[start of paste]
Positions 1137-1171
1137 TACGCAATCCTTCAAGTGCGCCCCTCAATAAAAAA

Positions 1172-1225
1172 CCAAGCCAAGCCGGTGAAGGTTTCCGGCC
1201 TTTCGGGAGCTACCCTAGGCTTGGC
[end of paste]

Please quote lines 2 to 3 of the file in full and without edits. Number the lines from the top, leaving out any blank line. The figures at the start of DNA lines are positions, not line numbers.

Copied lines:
1137 TACGCAATCCTTCAAGTGCGCCCCTCAATAAAAAA

Positions 1172-1225